I am just back from Addis Ababa. It is big and sprawling and amazing and smoggy and fascinating and filled with traffic and rubble and green and yellow painted corrugated tin construction fences.
Food-wise the most stunning thing was that for the most part the Ethiopian food I encountered there was shockingly like the Ethiopian food I’ve had in the United States. One place, in particular, served up a “fasting foods” combination that seemed magically tele-transported from the long-defunct Odaa restaurant in Minneapolis where I ate many a “vegetarian combinations” in high school.
That said, not every bite was something I’d had before. A delicious example was a flat bread (ambesha) made for holidays (the occasion for my tasting was St. Michael’s Day) that seemed a lot like some version of foccacia topped with berbere and melted butter instead of rosemary or garlic. At first the cook didn’t want to top it with the berbere because she, like many Ethiopians, believed that foreigners don’t like spicy things. Our host, who was better versed in the many and varied ways of foreigners, assured her we would be fine. And as we pulled off pieces and stuffed them in our jet-lagged faces, we were.
An equally interesting example was the fried goat I tucked into at the “Honeymoon Resort” – that was the actual English name of the place, not some creepy euphemism as evidenced by the fact that it was filled with extended families enjoying a leisurely and in no way illicit lunch – and washed down with tej, the remarkably Tang-tasting slightly effervescent honey wine of Ethiopia.
The tej and goat were consolation for our inability to see the waterfall, baboons, and medieval monastery we had set out to see. As we headed back to Addis our driver-friend asked if we wanted to stop for lunch. There was a place famous for it “and meat too” in the next town. The answer to that type of question, in my mind, is always and enthusiastically yes.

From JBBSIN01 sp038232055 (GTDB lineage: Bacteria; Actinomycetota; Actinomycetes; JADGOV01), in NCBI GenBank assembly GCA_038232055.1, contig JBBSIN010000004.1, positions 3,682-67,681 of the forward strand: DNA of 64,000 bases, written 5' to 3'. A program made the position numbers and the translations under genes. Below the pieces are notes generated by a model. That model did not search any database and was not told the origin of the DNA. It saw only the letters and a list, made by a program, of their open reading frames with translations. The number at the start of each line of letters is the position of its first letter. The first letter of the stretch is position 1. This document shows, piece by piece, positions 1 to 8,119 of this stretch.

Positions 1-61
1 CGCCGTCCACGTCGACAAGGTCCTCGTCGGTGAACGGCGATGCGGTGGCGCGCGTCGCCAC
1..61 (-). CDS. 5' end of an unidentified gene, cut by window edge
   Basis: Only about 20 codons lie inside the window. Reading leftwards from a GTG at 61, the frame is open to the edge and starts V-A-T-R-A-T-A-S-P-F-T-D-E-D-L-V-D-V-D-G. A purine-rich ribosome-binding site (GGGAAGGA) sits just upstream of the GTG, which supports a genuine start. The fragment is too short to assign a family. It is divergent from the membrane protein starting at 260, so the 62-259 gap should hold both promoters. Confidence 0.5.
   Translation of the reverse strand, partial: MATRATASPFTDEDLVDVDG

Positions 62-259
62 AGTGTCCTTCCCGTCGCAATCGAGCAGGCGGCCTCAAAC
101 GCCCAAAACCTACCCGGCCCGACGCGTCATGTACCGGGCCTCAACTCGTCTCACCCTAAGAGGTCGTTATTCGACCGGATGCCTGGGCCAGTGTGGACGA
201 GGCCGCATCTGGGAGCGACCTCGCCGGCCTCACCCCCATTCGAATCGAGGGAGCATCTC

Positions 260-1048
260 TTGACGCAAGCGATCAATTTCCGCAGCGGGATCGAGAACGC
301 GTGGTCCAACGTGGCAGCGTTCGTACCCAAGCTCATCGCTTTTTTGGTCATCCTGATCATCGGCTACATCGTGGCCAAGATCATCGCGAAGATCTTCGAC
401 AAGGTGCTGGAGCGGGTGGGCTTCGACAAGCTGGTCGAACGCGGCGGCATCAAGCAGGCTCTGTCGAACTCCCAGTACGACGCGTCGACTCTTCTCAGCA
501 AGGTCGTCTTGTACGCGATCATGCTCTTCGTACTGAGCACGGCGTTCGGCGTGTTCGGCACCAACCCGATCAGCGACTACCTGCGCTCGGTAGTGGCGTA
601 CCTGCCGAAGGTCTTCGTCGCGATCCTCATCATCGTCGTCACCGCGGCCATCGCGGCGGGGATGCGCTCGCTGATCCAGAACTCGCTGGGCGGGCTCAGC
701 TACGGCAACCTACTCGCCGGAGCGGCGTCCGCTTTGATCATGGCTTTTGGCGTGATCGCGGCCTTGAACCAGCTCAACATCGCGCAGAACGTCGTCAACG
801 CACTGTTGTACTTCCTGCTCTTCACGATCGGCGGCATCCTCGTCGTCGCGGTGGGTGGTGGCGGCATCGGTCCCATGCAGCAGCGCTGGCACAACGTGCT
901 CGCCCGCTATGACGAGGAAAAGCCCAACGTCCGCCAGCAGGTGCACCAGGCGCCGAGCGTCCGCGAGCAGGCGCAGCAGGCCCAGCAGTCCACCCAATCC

After we toasted our unsuccessful but enjoyable morning with tej, our server offered us ox, sheep, or goat. When we chose goat he wondered if we would like it raw, boiled, or fried.
I wish I were brave enough to order raw goat at a roadside restaurant on the outskirts of Addis Ababa, where even in the city most meat is sold from shops like this open-air number where the butcher simply cuts off a piece of the carcass hanging behind him unrefrigerated and exposed to the dust and exhaust that fills the street -
- but fried it was. The oil, we figured, would take care of most possible contaminants. It arrived piping hot and was kept so by the live charcoal burning under the cast iron serving plate. Can you see them? The live embers?
We scooped up the small bits of crispy meat with the injera and dipped or dredged each bite in the trio of spicy dollops alongside. The tej softened the heat as we worked out way through the pile of goat. I soon forgot how very baboon-less my morning had been.
As we went about the rest of our day I noticed that my companion that day kept asking where the bathroom was and then sneaking off and back with alarming frequency. Later that night I learned exactly why. The next morning I started the day with just tea and crackers, but was right as rain by lunch time. It was my only instance of digestive disturbance during two weeks in Africa, and it served to remind me that discomfort is not always to be avoided.
Would I, knowing the lack of sleep I would get that night, still have eaten the fried goat in order to share a specialty with someone excited and proud to show off his country’s delicacies? Absolutely. Just as I happily endured the swollen feet that come with 24-plus hours of plane travel to get there in the first place.
More tales from Africa to come. I promise.